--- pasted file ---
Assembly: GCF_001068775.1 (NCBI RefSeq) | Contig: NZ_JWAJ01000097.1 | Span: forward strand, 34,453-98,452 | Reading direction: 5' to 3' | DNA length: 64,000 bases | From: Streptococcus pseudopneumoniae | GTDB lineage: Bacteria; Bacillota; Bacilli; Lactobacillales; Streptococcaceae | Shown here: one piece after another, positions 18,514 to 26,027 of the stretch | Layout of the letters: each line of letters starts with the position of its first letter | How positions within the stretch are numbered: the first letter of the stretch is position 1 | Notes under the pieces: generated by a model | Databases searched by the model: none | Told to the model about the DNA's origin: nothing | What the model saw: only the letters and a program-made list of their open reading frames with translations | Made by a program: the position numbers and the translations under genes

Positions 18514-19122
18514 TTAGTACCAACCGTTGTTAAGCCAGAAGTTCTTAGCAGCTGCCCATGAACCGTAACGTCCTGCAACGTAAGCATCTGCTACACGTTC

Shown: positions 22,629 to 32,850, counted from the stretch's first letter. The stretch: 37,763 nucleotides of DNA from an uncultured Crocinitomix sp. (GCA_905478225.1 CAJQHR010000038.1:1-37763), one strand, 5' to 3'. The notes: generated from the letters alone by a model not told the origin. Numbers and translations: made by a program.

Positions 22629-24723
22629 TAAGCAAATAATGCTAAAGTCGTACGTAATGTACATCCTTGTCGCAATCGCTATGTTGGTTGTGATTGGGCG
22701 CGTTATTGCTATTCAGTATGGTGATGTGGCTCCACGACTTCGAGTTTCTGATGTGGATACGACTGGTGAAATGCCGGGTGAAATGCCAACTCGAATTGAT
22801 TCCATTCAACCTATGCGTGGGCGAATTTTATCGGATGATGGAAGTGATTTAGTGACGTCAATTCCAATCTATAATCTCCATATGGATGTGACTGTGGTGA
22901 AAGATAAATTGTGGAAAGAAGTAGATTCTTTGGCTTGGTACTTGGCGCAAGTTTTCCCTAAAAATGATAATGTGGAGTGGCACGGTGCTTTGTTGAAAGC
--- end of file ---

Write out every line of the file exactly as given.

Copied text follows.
Assembly: GCF_001068775.1 (NCBI RefSeq) | Contig: NZ_JWAJ01000097.1 | Span: forward strand, 34,453-98,452 | Reading direction: 5' to 3' | DNA length: 64,000 bases | From: Streptococcus pseudopneumoniae | GTDB lineage: Bacteria; Bacillota; Bacilli; Lactobacillales; Streptococcaceae | Shown here: one piece after another, positions 18,514 to 26,027 of the stretch | Layout of the letters: each line of letters starts with the position of its first letter | How positions within the stretch are numbered: the first letter of the stretch is position 1 | Notes under the pieces: generated by a model | Databases searched by the model: none | Told to the model about the DNA's origin: nothing | What the model saw: only the letters and a program-made list of their open reading frames with translations | Made by a program: the position numbers and the translations under genes

Positions 18514-19122
18514 TTAGTACCAACCGTTGTTAAGCCAGAAGTTCTTAGCAGCTGCCCATGAACCGTAACGTCCTGCAACGTAAGCATCTGCTACACGTTC

Shown: positions 22,629 to 32,850, counted from the stretch's first letter. The stretch: 37,763 nucleotides of DNA from an uncultured Crocinitomix sp. (GCA_905478225.1 CAJQHR010000038.1:1-37763), one strand, 5' to 3'. The notes: generated from the letters alone by a model not told the origin. Numbers and translations: made by a program.

Positions 22629-24723
22629 TAAGCAAATAATGCTAAAGTCGTACGTAATGTACATCCTTGTCGCAATCGCTATGTTGGTTGTGATTGGGCG
22701 CGTTATTGCTATTCAGTATGGTGATGTGGCTCCACGACTTCGAGTTTCTGATGTGGATACGACTGGTGAAATGCCGGGTGAAATGCCAACTCGAATTGAT
22801 TCCATTCAACCTATGCGTGGGCGAATTTTATCGGATGATGGAAGTGATTTAGTGACGTCAATTCCAATCTATAATCTCCATATGGATGTGACTGTGGTGA
22901 AAGATAAATTGTGGAAAGAAGTAGATTCTTTGGCTTGGTACTTGGCGCAAGTTTTCCCTAAAAATGATAATGTGGAGTGGCACGGTGCTTTGTTGAAAGC